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Osmoconformers

Marine animals can be isosmotic to their surroundings. These animals do not actively adjust their internal osmolarity and are referred to as osmoconformers. Because an osmoconformer is isosmotic (the osmolarity internally is equal to the surrounding environment), there is no need to gain or lose water. These organisms live in water that has a stable composition, therefore allowing them to maintain a constant osmolarity. One example of an osmoconformer is a jellyfish. Jellyfish maintain a body fluid concentration isotonic (equal) to their environment. Osmoconformers, like the jellyfish, have no need to osmoregulate because seawater has a stable composition and closely matches the concentrations found within these marine organisms.


Organisms, like the jellyfish, have no need to osmoregulate. Instead, a jellyfish is an osmoconformer. Osmoconformers are isosmotic to the external environment and have no need to gain or lose water.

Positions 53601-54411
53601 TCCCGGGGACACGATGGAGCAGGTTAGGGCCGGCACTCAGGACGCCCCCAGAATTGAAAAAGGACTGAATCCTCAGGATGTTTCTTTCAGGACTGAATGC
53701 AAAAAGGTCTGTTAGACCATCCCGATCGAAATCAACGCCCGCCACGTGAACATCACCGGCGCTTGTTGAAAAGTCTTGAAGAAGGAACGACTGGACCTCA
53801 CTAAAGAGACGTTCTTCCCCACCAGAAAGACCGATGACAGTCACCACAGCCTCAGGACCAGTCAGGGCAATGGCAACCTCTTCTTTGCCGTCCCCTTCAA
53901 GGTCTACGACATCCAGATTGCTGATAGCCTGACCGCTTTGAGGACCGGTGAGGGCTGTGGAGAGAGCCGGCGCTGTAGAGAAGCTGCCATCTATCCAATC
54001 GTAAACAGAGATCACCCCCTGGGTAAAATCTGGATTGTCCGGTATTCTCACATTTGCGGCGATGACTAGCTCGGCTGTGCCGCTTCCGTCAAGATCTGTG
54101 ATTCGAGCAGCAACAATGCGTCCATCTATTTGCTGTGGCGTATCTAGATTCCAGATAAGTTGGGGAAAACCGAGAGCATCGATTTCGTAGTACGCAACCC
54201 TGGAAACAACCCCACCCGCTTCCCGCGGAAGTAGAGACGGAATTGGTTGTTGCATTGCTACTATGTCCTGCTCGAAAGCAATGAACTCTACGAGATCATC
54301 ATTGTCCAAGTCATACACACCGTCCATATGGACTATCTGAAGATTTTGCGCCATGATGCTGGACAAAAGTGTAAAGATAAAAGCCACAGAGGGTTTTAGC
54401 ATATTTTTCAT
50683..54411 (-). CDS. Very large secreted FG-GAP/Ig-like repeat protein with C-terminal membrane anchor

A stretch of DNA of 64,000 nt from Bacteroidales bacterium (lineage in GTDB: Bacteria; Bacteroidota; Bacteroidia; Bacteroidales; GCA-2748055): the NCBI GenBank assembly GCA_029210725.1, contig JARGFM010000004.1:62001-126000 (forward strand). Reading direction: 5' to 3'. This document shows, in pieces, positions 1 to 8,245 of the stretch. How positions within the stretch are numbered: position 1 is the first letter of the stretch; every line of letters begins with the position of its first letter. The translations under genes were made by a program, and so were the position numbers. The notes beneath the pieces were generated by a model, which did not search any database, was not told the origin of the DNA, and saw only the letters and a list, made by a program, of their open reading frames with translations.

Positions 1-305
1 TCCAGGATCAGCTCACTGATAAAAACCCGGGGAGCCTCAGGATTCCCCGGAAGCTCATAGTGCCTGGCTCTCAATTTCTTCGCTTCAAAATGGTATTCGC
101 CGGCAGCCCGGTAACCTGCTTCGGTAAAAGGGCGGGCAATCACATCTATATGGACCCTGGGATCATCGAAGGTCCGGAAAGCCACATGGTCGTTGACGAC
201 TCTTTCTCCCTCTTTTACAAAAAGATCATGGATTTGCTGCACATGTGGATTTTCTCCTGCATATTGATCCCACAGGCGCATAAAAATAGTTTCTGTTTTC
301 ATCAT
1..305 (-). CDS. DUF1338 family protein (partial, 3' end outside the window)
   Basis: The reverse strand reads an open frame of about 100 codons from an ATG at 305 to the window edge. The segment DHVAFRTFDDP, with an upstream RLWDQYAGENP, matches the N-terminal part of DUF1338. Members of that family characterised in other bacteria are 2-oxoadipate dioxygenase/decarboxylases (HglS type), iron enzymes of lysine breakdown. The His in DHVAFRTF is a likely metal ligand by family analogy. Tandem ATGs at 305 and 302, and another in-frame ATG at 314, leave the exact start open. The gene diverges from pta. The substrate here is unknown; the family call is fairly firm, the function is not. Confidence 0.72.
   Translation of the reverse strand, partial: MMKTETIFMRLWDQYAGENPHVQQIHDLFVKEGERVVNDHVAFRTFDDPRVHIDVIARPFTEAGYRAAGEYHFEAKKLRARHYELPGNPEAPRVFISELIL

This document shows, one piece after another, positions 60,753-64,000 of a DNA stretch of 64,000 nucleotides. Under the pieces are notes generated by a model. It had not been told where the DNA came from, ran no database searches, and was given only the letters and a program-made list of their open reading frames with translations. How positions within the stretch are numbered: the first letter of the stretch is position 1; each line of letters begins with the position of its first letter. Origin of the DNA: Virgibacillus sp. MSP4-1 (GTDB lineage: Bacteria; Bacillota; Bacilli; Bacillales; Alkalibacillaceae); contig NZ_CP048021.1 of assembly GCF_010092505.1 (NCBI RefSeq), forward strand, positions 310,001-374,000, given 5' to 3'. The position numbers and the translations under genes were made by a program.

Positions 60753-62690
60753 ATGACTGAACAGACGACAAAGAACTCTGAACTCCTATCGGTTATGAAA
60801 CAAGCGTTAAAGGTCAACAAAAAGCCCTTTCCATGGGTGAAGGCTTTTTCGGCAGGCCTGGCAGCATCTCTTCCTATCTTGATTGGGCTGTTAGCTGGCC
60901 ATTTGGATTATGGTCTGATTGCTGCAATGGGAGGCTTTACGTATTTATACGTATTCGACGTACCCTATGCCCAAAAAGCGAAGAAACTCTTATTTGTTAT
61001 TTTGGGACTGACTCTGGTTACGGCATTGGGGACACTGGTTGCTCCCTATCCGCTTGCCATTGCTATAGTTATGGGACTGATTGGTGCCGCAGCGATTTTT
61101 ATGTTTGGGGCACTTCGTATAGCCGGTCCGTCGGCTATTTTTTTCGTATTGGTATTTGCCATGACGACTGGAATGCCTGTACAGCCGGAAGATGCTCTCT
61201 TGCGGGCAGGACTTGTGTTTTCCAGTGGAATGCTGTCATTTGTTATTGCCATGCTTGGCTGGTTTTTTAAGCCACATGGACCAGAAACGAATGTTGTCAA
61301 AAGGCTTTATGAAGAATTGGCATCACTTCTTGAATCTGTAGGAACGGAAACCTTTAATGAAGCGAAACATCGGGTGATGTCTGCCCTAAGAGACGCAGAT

jellyfish


Osmoregulators

In contrast to osmoconformers, osmoregulators are animals that need to control their internal osmolarity because their body fluids are not isosmotic with their environment. Osmoregulators must release excess water into the outside environment if they live in a hyposmotic (freshwater) environment, or they need to take in water to offset water loss if they live in a hyperosmotic environment. Osmoregulation enables organisms to live in environments that osmoconformers cannot. Additionally, it allows marine organisms to maintain an osmolarity different from seawater. For example, sharks have an internal salt concentration much lower than that of seawater. As a result, salt diffuses into the shark's body from the seawater across their gills. The shark's kidneys filter the excess salt and excrete it.

Osmoregulation Energetics

Energetics is the study of the amount or type of energy used in a particular process, such as osmoregulation. Any time an animal has to maintain an osmolarity difference between the body and the external environment, there is an energy cost. Diffusion of water and salts will occur to establish equilibrium of the system; however, osmoregulators must expend energy to regulate the osmotic gradients that cause water to flow in and out of the system. Active transport, the process of pumping molecules against the concentration gradient, occurs to manipulate the solute concentrations within the animal's body.

Osmoconformers vs. Osmoregulators